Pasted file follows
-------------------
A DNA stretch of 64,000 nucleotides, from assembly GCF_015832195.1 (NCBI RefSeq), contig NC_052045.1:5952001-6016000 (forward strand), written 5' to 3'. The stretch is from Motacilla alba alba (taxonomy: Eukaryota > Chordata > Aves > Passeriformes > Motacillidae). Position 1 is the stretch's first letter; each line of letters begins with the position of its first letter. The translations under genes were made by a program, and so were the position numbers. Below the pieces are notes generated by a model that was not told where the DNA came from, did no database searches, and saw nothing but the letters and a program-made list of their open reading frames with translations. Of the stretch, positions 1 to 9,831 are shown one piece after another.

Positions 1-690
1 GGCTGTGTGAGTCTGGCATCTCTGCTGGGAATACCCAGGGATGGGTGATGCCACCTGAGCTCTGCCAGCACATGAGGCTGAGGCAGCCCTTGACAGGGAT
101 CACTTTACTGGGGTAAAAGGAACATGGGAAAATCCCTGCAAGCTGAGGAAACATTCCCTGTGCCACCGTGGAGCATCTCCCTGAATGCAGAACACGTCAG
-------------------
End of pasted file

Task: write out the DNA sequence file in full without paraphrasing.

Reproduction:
A DNA stretch of 64,000 nucleotides, from assembly GCF_015832195.1 (NCBI RefSeq), contig NC_052045.1:5952001-6016000 (forward strand), written 5' to 3'. The stretch is from Motacilla alba alba (taxonomy: Eukaryota > Chordata > Aves > Passeriformes > Motacillidae). Position 1 is the stretch's first letter; each line of letters begins with the position of its first letter. The translations under genes were made by a program, and so were the position numbers. Below the pieces are notes generated by a model that was not told where the DNA came from, did no database searches, and saw nothing but the letters and a program-made list of their open reading frames with translations. Of the stretch, positions 1 to 9,831 are shown one piece after another.

Positions 1-690
1 GGCTGTGTGAGTCTGGCATCTCTGCTGGGAATACCCAGGGATGGGTGATGCCACCTGAGCTCTGCCAGCACATGAGGCTGAGGCAGCCCTTGACAGGGAT
101 CACTTTACTGGGGTAAAAGGAACATGGGAAAATCCCTGCAAGCTGAGGAAACATTCCCTGTGCCACCGTGGAGCATCTCCCTGAATGCAGAACACGTCAG